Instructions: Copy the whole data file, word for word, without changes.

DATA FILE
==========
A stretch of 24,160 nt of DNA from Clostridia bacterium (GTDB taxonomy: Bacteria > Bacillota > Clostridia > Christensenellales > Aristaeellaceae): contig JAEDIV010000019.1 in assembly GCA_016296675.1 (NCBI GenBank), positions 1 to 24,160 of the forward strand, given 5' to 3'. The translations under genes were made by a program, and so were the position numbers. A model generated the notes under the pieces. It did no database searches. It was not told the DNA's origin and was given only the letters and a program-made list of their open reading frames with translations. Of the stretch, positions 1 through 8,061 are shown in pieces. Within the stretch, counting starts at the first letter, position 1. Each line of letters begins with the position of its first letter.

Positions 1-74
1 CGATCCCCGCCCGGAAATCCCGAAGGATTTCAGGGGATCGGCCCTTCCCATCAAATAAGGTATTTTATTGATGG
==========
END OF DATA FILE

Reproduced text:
A stretch of 24,160 nt of DNA from Clostridia bacterium (GTDB taxonomy: Bacteria > Bacillota > Clostridia > Christensenellales > Aristaeellaceae): contig JAEDIV010000019.1 in assembly GCA_016296675.1 (NCBI GenBank), positions 1 to 24,160 of the forward strand, given 5' to 3'. The translations under genes were made by a program, and so were the position numbers. A model generated the notes under the pieces. It did no database searches. It was not told the DNA's origin and was given only the letters and a program-made list of their open reading frames with translations. Of the stretch, positions 1 through 8,061 are shown in pieces. Within the stretch, counting starts at the first letter, position 1. Each line of letters begins with the position of its first letter.

Positions 1-74
1 CGATCCCCGCCCGGAAATCCCGAAGGATTTCAGGGGATCGGCCCTTCCCATCAAATAAGGTATTTTATTGATGG